THE ATTORNEY GENERAL OF TEXAS
Ken Paxton

MEDIA ADVISORY: Christopher Chubasco Wilkins Scheduled for Execution

Wednesday, January 11, 2017 – Austin

Pursuant to a court order by the 297th District Court of Tarrant County, Christopher Chubasco Wilkins is scheduled for execution after 6:00 p.m. on Wednesday, January 11, 2017. 

In March 2008, a Tarrant County jury found Wilkins guilty of the murders of Mike Silva and Willie Freeman.  Below is a summary of the evidence presented at trial.

 

FACTS OF THE CASE

The Texas Court of Criminal Appeals adequately summarized the facts of the offense in its opinion on direct appeal:   

[Wilkins] gave statements to authorities that described his murders of Willie Freeman and Mike Silva.  Freeman was a homeless man who lived in Fort Worth.  Silva lived outside of Fort Worth, but traveled into the city to purchase drugs.  Freeman would show Silva where to buy drugs, and Silva would share his purchases with Freeman. 

In October 2005, [Wilkins] left a halfway house in Houston, stole a truck, and drove to Fort Worth. [Wilkins] happened upon Freeman, who offered to sell him some drugs.  But Freeman and his supplier tricked [Wilkins] into buying a piece of gravel instead of a rock of cocaine.  The men took $20 from [Wilkins] and laughed at him.  So [Wilkins] decided to kill Freeman.

Over the next few weeks, Freeman and [Wilkins] used drugs together.  Freeman apologized for stealing from [Wilkins] and gave him some drugs to make up for it.

On October 27, 2005, [Wilkins] told Freeman that he had some guns and drugs stashed on the west side of Fort Worth.  Silva agreed to drive Freeman and [Wilkins] in Silva’s vehicle.  From the back seat, [Wilkins] directed Silva to an area on the west side of Fort Worth.  When they arrived at a deserted stretch of road, [Wilkins] shot Freeman in the back of the head.  Silva stopped the vehicle and tried to escape, but he got caught in his seatbelt. [Wilkins] shot him once in the neck and twice in the head. [Wilkins] then climbed into the driver’s seat and began driving with Silva’s body hanging outside the vehicle, still entangled in his seatbelt. [Wilkins] finally cut the seatbelt to remove Silva, and dumped the victims’ bodies in a ditch at the side of the road.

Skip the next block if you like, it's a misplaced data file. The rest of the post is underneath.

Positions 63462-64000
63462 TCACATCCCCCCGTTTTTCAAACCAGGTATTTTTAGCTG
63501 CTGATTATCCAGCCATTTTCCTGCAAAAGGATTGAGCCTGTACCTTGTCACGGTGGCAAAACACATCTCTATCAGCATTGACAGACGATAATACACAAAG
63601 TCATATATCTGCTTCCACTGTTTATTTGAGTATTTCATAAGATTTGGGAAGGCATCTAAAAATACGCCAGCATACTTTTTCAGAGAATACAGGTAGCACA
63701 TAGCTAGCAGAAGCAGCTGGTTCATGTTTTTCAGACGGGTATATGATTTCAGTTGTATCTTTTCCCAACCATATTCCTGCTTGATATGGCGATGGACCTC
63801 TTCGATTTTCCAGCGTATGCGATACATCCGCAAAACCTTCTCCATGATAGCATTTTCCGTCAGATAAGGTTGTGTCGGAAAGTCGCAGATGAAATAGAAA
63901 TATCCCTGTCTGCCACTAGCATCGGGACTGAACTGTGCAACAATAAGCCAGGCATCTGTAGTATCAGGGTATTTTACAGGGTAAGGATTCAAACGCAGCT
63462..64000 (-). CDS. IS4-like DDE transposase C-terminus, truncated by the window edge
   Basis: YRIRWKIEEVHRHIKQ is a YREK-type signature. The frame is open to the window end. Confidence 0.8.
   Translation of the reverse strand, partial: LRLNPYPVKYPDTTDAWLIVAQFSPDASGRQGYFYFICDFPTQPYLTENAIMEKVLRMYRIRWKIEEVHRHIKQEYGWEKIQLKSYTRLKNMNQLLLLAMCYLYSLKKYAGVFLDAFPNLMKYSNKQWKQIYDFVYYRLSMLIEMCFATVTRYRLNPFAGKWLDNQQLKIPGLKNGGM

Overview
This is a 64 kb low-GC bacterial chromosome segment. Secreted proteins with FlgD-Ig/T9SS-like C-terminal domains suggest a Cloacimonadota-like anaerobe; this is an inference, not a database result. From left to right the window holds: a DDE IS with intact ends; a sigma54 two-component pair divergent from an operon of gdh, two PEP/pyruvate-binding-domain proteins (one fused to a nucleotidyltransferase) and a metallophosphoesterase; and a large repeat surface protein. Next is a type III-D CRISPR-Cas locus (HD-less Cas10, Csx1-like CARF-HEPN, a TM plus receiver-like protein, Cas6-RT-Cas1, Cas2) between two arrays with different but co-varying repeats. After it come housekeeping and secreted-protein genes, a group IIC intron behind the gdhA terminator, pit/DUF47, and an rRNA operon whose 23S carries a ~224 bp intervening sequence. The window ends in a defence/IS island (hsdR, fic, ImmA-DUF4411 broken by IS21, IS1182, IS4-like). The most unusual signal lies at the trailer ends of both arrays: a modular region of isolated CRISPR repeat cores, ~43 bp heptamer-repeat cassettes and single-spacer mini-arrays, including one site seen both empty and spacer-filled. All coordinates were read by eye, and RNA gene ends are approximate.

About a week later, after two high-speed police chases, Silva’s vehicle was recovered, and [Wilkins] was apprehended.

Wilkins v. State, No. 75,878, 2010 WL 4117677, at *1 (Tex. Crim. App. October 20, 2010).

 

PROCEDURAL HISTORY

On February 7, 2006, a Tarrant County grand jury indicted Wilkins for the capital murders of Mike Silva and Willie Freeman. 

On February 27, 2008, a Tarrant County jury convicted Wilkins of capital murder.  After a separate punishment proceeding, Wilkins was sentenced to death on March 11, 2008.

On October 20, 2010, Wilkins’s conviction and sentence were affirmed by the Texas Court of Criminal Appeals on direct appeal. 

Wilkins filed a petition for a writ of certiorari in the United States Supreme Court on January 4, 2011.  The Supreme Court denied review of his direct appeal proceeding on May 23, 2011. 

On June 8, 2010, Wilkins filed an application for state habeas corpus relief, which was denied by the Court of Criminal Appeals on February 2, 2011.

On May 22, 2012, Wilkins filed a petition for a writ of habeas corpus in the U.S. District Court for the Northern District of Texas, Fort Worth Division.